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Going Nowhere

by David Galef

Pat’s a better man than I am, even though she’s biologically female. I like to think I taught her everything she knows—and a few things she didn’t. When I first met her, she was crying, “Free me, free me!” though she didn’t look bound in the least. Bobbling breasts like milk in motion. I informed her I had the right to get angry at every woman who didn’t choose me. She had furry tastes, is all I can say. A little filth is cleansing, she told me later.

I’d considered myself a kid for years, but now I’d reached that dangerous age: thirty-five. This girlfriend of yours, my friend Al prodded eventually, what’s she doing besides being twenty-two?

She dangled in front of me the promise of mayhem. She’d suck on a cherry popsicle Christ, frozen on two sticks like a crucifix but melting quickly under that thrusting tongue of hers. Sure, we can get hitched, I finally told her when she was taking a shower. Which parts of me do you want married? It’s not one of those life-decisions like chicken or fish. But saying that was like shooting myself in the foot and putting it in my mouth. She did something to me that still twinges in damp weather. She made me say, “I love you.”

She wore a wedding dress that stuck out in several directions, and we had a no-bitch clause in the nuptial contract. Let’s just say that she’s Ms. Pull and I’m Mr. Push.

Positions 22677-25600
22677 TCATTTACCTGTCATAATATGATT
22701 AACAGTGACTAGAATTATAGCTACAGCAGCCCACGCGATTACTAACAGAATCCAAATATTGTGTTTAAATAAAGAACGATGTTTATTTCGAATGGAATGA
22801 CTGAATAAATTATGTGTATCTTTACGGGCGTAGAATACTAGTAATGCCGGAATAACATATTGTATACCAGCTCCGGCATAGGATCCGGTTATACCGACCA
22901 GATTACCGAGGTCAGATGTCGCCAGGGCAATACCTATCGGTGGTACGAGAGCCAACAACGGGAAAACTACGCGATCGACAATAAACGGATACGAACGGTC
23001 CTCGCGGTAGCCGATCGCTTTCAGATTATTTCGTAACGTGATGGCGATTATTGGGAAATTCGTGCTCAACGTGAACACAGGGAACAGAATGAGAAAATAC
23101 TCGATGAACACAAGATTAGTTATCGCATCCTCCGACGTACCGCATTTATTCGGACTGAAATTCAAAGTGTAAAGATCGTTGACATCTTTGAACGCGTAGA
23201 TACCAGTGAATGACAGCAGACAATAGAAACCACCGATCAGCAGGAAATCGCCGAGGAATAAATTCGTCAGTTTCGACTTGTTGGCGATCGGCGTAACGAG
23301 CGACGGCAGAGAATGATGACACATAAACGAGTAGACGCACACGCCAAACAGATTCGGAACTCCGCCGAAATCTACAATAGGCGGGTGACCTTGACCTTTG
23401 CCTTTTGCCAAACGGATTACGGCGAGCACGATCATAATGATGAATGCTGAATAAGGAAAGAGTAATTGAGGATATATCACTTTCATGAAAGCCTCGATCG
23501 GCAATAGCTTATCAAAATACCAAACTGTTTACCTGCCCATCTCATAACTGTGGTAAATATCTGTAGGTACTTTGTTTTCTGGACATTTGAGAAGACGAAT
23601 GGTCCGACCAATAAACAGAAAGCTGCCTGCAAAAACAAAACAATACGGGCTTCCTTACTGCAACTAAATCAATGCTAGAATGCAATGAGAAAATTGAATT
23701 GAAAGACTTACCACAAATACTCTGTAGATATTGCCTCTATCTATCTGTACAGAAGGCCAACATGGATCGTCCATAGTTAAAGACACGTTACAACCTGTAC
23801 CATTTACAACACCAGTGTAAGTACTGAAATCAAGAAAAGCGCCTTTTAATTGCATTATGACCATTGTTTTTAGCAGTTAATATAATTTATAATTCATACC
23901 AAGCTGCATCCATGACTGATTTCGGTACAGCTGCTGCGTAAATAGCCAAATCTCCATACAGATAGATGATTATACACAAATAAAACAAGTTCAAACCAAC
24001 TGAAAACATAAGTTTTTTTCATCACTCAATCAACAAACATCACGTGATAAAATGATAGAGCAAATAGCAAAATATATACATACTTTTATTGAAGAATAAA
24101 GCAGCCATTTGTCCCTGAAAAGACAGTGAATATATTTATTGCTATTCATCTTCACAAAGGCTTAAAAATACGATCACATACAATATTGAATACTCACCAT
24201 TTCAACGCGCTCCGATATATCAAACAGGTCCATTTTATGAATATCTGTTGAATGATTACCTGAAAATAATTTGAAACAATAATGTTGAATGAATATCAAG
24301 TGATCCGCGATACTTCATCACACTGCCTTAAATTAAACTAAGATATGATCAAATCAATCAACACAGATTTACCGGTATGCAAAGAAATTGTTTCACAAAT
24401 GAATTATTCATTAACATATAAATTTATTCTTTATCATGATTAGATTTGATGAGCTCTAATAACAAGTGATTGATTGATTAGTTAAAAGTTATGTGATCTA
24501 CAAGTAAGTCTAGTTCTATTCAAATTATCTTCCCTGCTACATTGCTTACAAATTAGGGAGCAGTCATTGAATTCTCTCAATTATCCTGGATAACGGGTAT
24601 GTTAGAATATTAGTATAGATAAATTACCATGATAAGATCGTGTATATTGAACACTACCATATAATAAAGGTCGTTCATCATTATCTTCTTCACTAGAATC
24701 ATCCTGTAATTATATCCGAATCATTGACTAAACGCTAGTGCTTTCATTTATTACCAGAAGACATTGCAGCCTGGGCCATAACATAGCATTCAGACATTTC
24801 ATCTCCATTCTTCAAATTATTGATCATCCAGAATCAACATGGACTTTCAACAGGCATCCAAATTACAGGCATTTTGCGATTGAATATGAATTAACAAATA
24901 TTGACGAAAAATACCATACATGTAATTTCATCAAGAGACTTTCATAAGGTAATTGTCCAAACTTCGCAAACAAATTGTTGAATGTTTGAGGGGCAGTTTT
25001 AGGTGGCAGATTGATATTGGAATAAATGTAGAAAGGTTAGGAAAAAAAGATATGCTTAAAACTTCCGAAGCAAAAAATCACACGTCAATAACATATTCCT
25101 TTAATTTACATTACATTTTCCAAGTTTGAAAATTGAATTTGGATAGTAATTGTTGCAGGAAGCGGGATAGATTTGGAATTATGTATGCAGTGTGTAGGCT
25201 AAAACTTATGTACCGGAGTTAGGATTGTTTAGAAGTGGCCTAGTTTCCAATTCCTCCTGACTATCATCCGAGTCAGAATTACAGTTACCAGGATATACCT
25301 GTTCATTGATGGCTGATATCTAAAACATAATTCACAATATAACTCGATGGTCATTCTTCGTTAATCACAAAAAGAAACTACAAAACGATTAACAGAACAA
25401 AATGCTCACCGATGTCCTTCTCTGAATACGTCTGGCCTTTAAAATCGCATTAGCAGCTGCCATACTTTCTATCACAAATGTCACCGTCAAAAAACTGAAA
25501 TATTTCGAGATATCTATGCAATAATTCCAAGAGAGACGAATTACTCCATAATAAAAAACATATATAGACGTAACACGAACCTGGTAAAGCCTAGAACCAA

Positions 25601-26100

The trick of marriage isn’t doing it once but again and again. It takes more effort every year. I have nothing to add, only subtract. Some nights we leave the dog inside to babysit the kids. “And they lived happily ever after” is back in the days when it was easier to tell a story. A little dullness is probably good for the soul. But I’d be lying if I said I was telling the truth.


David Galef has published over seventy short stories in magazines ranging from the old British Punch to the Czech Prague Revue, the Canadian Prism International and the American Shenandoah and The Gettysburg Review. His two novels are Flesh and Turning Japanese, and his latest book is the short-story collection Laugh Track. He’s a professor of English and the administrator of the MFA program in creative writing at the University of Mississippi.

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